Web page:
These results prompted induction of both strains for a 72-hour time-course to evaluate the change of α-synuclein expression over a longer period of time. We hypothesized that α-synuclein concentration would increase by 72-hours. Thus, cell lysates were prepared at three time points: 24, 48, and 72 hours for GFP and WT-α-synuclein-GFP in kgd1∆, where the parent WT-α-synuclein-GFP served as a control. Surprisingly, protein concentration in neither GFP nor WT-GFP expressing kgd1∆ cells changed (data not shown).

We next wanted to determine whether low expression was an α-synuclein specific effect or due to the GFP tag. Thus, WT-α-synuclein (no GFP) was transformed into kgd1∆ to evaluate expression without GFP. Suprisingly, both GFP and WT-α-synuclein (no GFP) in kgd1∆ similarly displayed low expression when compared to the parent at 24 hours of induction (Figure 4B). Additionally, LacZ, a harmless reporter gene, was also transformed into kgd1∆ to evaluate expression of another foreign protein. LacZ also showed diminished expression (data not shown). In general, all foreign proteins transformed into kgd1∆ exhibited decreased expression.

Oxidative Stress does not Enhance α-Synuclein Aggregation in kgd1Δ

Since increased expression of α-synuclein was not inducing aggregation in kgd1Δ cells, we hypothesized that oxidative stress was linked to the visible protein aggregation. To test this, we used dihydrorhodamine 123 (DHR 123) to visualize levels of reactive oxygen species in kgd1Δ and sod2Δ cells in comparison to the parent strain. Given that sod2Δ cells exhibit toxicity when combined with α-synuclein and hydrogen peroxide (Sharma et al. 2006), we used this strain as a positive control for oxidative stress.

When lipid soluble DHR 123 enters the cell and becomes oxidized by ROS, the result is a red fluorescent rhodamine 123 that is impermeable to lipid membranes. In figure 5A, this red fluorescence is seen in both the vector and WT-α-synuclein (no GFP) expressing cells. The red fluorescing cells were then counted and divided over the total cells (~750-1000 cells) imaged in each condition.

Figure 5. Levels of Reactive Oxygen Species in the Parent, kgd1∆, and sod2∆ Strains; A. Images were captured at 3 hours of α-synuclein expression. Dihydrorhodamine 123 (DHR 123) was used to visualize cells containing reactive oxygen species (ROS) with a 530-550 nm filter. The intensity of red corresponds to increasing levels of oxidants. Gross analysis of stained cells does not reveal percentage of oxidatively stressed yeast. The sod2∆ yeast strain was used as a positive control where previous investigations have uncovered toxicity with α-synuclein expression (Sharma et al. 2006).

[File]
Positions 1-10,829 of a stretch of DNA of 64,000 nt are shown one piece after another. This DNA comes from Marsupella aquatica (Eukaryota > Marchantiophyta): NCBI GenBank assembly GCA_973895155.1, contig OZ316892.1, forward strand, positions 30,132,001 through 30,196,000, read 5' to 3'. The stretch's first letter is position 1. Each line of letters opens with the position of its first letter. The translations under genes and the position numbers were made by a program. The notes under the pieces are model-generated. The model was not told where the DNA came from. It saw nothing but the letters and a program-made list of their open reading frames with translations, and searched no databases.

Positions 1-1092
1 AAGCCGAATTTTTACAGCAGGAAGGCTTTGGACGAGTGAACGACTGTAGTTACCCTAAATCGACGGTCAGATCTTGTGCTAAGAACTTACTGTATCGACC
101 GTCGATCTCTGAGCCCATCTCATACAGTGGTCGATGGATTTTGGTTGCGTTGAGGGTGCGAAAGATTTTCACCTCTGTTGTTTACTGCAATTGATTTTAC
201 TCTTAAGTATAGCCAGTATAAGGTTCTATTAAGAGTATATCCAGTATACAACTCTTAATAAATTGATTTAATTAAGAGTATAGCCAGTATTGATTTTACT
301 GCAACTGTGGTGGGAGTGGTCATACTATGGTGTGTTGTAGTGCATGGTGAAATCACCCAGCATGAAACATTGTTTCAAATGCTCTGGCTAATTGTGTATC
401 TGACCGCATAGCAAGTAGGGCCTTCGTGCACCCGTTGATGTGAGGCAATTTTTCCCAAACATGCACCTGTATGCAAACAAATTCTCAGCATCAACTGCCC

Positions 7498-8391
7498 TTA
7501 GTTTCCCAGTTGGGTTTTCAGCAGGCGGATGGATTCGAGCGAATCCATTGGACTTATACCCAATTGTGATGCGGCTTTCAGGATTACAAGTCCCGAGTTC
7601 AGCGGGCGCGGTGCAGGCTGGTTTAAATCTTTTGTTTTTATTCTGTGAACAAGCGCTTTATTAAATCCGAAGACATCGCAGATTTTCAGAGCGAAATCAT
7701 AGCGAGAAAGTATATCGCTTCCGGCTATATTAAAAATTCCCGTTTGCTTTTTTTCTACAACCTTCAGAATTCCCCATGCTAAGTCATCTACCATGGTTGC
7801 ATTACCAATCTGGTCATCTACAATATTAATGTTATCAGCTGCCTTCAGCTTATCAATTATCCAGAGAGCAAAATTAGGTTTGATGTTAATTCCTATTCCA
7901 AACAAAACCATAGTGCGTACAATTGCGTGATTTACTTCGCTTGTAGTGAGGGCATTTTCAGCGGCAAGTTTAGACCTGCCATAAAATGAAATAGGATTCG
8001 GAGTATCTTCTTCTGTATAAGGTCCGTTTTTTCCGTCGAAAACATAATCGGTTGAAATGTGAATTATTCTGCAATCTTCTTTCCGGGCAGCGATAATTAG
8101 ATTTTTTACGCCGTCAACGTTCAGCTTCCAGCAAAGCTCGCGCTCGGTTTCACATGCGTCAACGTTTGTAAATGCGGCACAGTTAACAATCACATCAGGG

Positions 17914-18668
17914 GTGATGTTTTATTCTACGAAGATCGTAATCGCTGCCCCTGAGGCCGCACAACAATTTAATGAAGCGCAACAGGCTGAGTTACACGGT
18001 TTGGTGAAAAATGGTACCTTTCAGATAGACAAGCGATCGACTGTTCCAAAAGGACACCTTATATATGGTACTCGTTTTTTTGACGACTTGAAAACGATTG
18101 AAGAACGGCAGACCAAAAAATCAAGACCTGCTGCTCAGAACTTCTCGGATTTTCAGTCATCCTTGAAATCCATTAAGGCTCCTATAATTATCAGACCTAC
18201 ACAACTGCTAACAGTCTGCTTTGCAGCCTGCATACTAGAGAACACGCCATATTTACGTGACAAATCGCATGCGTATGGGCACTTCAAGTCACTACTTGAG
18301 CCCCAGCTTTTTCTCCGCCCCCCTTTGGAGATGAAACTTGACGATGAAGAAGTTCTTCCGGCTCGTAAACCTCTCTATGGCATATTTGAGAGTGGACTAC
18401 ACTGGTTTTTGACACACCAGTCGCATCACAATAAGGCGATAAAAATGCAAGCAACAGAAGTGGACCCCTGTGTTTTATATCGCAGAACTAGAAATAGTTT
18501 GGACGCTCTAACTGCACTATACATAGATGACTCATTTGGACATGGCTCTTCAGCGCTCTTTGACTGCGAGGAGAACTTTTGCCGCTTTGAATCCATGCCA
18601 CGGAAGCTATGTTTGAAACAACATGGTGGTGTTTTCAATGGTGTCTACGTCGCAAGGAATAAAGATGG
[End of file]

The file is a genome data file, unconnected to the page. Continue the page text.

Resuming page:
B. Percentage of cells revealing oxidative stress. Surprisingly, kgd1∆ cells expressing WT-α-synuclein showed normal levels of ROS. However, sod2∆ cells expressing WT-α-synuclein showed an elevated level of ROS. Error bars represent the standard error of three separate trials.

Figure 5. Levels of Reactive Oxygen Species in the Parent, kgd1∆, and sod2∆ Strains; A. Images were captured at 3 hours of α-synuclein expression. Dihydrorhodamine 123 (DHR 123) was used to visualize cells containing reactive oxygen species (ROS) with a 530-550 nm filter. The intensity of red corresponds to increasing levels of oxidants. Gross analysis of stained cells does not reveal percentage of oxidatively stressed yeast. The sod2∆ yeast strain was used as a positive control where previous investigations have uncovered toxicity with α-synuclein expression (Sharma et al. 2006). B. Percentage of cells revealing oxidative stress. Surprisingly, kgd1∆ cells expressing WT-α-synuclein showed normal levels of ROS. However, sod2∆ cells expressing WT-α-synuclein showed an elevated level of ROS. Error bars represent the standard error of three separate trials.

Since the loss of kgd1 activity is thought to generate ROS (Tretter and Adam-Vizi 1999), we predicted that kgd1Δ cells not expressing α-synuclein would have higher levels of ROS in comparison to the parent strain. We next hypothesized that ROS would be enhanced with the combination of α-synuclein and kgd1Δ. Surprisingly, this quantification revealed that kgd1Δ cells expressing WT-α-synuclein or not have normal levels of ROS when compared to the parent strain (Figure 5B). In slight contrast to kgd1Δ cells, sod2∆ cells are scavengers of ROS (Thiruchelvam et al. 2005). Expectedly, sod2Δ cells expressing WT-α-synuclein exhibited enhanced ROS levels when compared to all other conditions.

DISCUSSION